Pumpkins: Fun to Carve, Great to Eat
The pumpkins garnishing our tables and doorsteps are actually a very nutritious harvest fruit that we can enjoy in many ways. This is good news for pumpkin pie eaters!
Pumpkins are part of the squash family and contain large amounts of antioxidants and beta-carotene. Current research indicates that a diet rich in foods containing beta-carotene may reduce the risk of developing certain types of cancer and offers protection against heart disease. Beta-carotene offers protection against other diseases as well as some degenerative aspects of aging.
Pumpkins are also low in fat and calories and high in potassium. Those bright orange pumpkins contain Vitamin C, K, and E, Niacin Calcium, Magnesium and Iron. One cup of pumpkin puree has about 80 calories and 7 grams of fiber.
Pumpkins seeds are extremely nutritious too. Native Americans used pumpkin seeds for both food and medicine. The seeds are rich in amino acids and also contain high amounts of Zinc. Pumpkin seeds contain high quantities of protein, iron and phosphorous along with Vitamins A and E. The oil from pumpkin seeds is high in essential fatty acids which help us to maintain healthy blood vessels and nerves and lubricates all our tissues, including the skin. One ounce of pumpkin seeds contains approximately 155 calories along with 7 grams of protein.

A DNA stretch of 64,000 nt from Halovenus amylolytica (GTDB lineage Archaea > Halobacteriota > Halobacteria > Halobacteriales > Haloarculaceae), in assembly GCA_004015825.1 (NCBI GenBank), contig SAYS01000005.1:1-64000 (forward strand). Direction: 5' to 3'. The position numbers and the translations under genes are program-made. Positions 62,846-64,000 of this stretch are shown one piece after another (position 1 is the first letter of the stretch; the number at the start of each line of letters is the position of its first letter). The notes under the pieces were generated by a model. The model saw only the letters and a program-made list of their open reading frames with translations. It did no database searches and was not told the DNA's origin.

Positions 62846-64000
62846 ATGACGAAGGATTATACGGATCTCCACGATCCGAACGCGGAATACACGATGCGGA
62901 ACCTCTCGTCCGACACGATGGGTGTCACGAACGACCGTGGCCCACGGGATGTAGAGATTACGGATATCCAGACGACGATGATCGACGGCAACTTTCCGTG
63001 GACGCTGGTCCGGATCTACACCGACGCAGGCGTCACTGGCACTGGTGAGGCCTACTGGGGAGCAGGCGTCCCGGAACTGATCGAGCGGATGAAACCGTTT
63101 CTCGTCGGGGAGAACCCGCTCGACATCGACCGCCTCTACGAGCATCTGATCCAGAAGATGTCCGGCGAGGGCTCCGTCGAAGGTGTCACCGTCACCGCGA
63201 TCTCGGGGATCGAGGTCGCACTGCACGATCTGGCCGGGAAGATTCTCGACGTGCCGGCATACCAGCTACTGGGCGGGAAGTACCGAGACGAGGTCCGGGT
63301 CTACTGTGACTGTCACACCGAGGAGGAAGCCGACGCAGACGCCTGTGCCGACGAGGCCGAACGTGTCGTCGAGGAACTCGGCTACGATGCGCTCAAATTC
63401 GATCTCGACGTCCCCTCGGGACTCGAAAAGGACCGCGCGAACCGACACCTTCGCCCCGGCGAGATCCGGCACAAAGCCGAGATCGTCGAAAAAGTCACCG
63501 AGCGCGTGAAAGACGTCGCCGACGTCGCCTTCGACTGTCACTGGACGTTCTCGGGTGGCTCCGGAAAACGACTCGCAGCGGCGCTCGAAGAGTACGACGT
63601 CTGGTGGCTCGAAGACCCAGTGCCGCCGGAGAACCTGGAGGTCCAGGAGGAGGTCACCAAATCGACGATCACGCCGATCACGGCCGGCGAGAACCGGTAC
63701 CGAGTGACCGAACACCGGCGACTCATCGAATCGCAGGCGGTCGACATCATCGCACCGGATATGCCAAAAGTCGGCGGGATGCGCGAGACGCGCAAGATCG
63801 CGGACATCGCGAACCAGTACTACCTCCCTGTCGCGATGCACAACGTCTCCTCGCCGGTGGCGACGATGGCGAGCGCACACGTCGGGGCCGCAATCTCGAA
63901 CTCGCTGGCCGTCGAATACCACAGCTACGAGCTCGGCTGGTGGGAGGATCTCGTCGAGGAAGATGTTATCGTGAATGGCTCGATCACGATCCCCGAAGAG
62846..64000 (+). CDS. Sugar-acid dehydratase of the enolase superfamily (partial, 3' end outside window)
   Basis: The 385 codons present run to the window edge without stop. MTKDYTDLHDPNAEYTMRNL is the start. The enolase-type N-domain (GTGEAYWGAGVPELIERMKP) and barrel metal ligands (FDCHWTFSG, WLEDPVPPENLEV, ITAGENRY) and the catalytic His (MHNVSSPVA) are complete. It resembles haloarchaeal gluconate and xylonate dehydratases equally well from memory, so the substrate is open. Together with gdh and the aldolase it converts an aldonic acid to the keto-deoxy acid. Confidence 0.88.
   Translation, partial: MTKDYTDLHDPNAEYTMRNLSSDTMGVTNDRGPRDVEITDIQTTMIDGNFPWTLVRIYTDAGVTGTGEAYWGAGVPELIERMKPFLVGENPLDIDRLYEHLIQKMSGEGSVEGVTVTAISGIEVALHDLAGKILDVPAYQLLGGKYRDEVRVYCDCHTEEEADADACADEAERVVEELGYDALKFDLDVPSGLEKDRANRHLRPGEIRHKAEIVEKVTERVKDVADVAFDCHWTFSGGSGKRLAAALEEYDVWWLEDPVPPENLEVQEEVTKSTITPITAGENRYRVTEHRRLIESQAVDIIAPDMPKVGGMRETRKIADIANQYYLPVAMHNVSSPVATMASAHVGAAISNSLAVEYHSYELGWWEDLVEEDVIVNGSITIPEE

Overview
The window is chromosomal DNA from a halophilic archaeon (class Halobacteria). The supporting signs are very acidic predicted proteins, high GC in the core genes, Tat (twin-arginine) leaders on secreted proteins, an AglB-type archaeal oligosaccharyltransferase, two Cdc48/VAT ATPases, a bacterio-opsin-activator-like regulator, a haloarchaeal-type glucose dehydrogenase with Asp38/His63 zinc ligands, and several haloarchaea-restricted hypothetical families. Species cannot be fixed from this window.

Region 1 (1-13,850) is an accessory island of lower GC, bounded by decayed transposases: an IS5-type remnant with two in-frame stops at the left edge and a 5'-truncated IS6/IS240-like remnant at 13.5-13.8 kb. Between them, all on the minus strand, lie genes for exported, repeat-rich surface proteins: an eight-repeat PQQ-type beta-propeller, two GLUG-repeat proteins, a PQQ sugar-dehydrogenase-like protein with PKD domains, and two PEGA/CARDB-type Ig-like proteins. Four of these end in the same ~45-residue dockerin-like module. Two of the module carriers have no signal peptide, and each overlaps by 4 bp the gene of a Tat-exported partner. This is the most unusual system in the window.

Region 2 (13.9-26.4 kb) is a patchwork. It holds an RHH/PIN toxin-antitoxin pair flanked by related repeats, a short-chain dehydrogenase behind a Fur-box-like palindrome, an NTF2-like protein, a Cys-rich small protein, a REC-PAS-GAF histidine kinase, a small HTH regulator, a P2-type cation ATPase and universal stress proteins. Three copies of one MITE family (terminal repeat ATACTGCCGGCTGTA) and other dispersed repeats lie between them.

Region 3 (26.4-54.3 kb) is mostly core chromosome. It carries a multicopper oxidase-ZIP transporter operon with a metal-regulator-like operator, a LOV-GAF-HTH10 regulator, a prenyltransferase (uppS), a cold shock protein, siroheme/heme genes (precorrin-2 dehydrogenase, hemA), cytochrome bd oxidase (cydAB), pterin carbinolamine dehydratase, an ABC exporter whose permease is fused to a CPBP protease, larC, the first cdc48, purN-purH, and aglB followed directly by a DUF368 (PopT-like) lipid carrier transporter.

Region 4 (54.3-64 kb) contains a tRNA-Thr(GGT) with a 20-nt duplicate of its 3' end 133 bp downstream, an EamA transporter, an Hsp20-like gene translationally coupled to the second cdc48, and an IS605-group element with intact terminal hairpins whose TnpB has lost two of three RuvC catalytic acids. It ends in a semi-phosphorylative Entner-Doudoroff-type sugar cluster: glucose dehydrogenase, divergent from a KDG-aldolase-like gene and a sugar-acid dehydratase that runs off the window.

Pumpkins have been grown in North America for 500 years and they are plentiful. Eighty percent of the pumpkin supply in the United States is available in October. In early colonial times, pumpkins were used as an ingredient for the crust of pies, not the filling, but today pumpkin pie filling is a holiday favorite. Try the healthy recipe below.
- Ingredients – 1 cup ginger snaps (about 16 cookies); 16 oz can pumpkin; 1/2 cup egg whites (about 4); 1/2 cup sugar; 2 tsp pumpkin pie spice (1 and 1/4 tsp cinnamon, 1/2 tsp ginger, 1/4 tsp cloves); 12 oz can evaporated skim milk.
- Cooking instructions – Preheat the oven to 350°. Grind the cookies in a food processor. Lightly spray a 9″ glass pie pan with vegetable cooking spray. Pat the cookie crumbs into the bottom of the pan evenly. Mix the rest of the ingredients in a medium-sized mixing bowl. Pour into the crust and bake until knife inserted in center comes out clean, about 45 minutes. Store in the refrigerator. Allow to cool.
- Information – Serves 8. Each slice: 165 calories, 1.5 g fat, .5 g saturated fat, 1.5 mg cholesterol, 170 mg sodium, 32 g carbohydrate, 2 g fiber, 6 g protein.
Remember that pumpkins are versatile! Besides the traditional pumpkin pie, you can also try pumpkin soup, stew, bread, cookies, or even chili. It is also delicious roasted on it’s own with spices like cinnamon and nutmeg. Pumpkin seeds can be roasted and added to a salad or eaten alone as a snack.